A Black (And White) Wedding:
Traditional Filipino and Spanish Marriage Ceremonies
The concept of marriage has existed in nearly all human cultures throughout history, though its participants, basis, and goals have varied a great deal. Still, in almost all modern societies it is seen as a person’s most important relationship and the foundation of family. Therefore, it is not surprising that weddings, the celebration of marriage, are treated as important, milestone events in countries around the world. Such ceremonies are so rich with meaning and hope for the bride and groom and their family and friends that complex, constantly evolving traditions have grown up around weddings that emphasize the spirit of the day as well as attempt to confer luck and happiness on the couple. Just as every culture has its own beliefs and customs, no two cultures’ wedding traditions are the same. At first glance, traditional Filipino and Spanish weddings may seem to have much in common, due to the four centuries-long Spanish dominance of the island nation, during which many Filipinos adopted Spanish practices. However, while Filipinos did incorporate many Spanish customs into their marriage ceremonies, traditional weddings in both countries reflect their roots and unique heritage.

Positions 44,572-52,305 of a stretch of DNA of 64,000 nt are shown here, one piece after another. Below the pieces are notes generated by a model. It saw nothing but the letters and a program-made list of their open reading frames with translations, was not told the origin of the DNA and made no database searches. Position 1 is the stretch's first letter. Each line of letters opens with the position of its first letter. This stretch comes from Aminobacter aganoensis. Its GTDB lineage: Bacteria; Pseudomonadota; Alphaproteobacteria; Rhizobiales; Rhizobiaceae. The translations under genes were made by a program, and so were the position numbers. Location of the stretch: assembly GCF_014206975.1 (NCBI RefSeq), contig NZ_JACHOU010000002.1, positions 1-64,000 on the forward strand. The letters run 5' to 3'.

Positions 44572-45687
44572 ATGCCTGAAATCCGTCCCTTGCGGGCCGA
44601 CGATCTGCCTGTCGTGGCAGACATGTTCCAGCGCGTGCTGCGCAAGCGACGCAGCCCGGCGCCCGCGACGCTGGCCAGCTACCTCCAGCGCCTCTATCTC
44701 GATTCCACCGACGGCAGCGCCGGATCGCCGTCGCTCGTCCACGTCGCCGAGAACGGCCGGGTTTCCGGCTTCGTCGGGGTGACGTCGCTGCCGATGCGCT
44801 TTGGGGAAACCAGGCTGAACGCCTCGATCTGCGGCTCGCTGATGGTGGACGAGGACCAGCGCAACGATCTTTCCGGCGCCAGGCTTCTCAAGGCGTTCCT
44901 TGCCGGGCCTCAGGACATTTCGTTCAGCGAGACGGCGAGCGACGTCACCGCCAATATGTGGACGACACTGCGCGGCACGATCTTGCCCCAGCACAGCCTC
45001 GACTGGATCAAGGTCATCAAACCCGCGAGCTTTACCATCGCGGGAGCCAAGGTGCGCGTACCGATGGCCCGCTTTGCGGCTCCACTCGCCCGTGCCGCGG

Given the long history of Spanish rule in the Philippines, it is not surprising that the latter adopted many of their colonizers’ customs, especially as marriage is often closely tied to religion, and the Spanish converted many Filipinos to Catholicism. Orange blossoms are popular in Spanish weddings. Orange blossom is the waxy, white blossom of the orange tree and are very fragrant. Spanish believes that it is a symbol of simultaneous happiness and fulfillment as the orange tree’s flowers and fruit bloom at the same time (Stinson). This is one tradition that Filipinos adopted, and orange blossoms are still popular in bouquets and decorations in the Philippines today. Both the bride and the groom walk down the aisle in Spanish and Filipino weddings. Rings are of course an important part of the wedding, but the groom traditionally gives the bride 13 coins, called arras (unity coins) in Spain (Rivera 35) and arrhae in the Philippines (Dresser 114) as well. According to the book author Judith Noble and World of Wedding Traditions website, the coins comes in size of 1 millimeter and sometimes bigger in diameter and comes in silver and gold tones. These 13 coins symbolizes Jesus and his twelve apostles. In both cultures, the coins represent the groom’s commitment to his wife and future children’s wellbeing, and the priest blesses them during the ceremony.
After wedding, at the reception, the newlyweds and their guests perform a traditional dance, during which guests often present the couple with gifts or donate money to help pay for the honeymoon and other costs associated with beginning a married life. In the Philippines, this dance is called the pandango (Pantilon), while in Spain...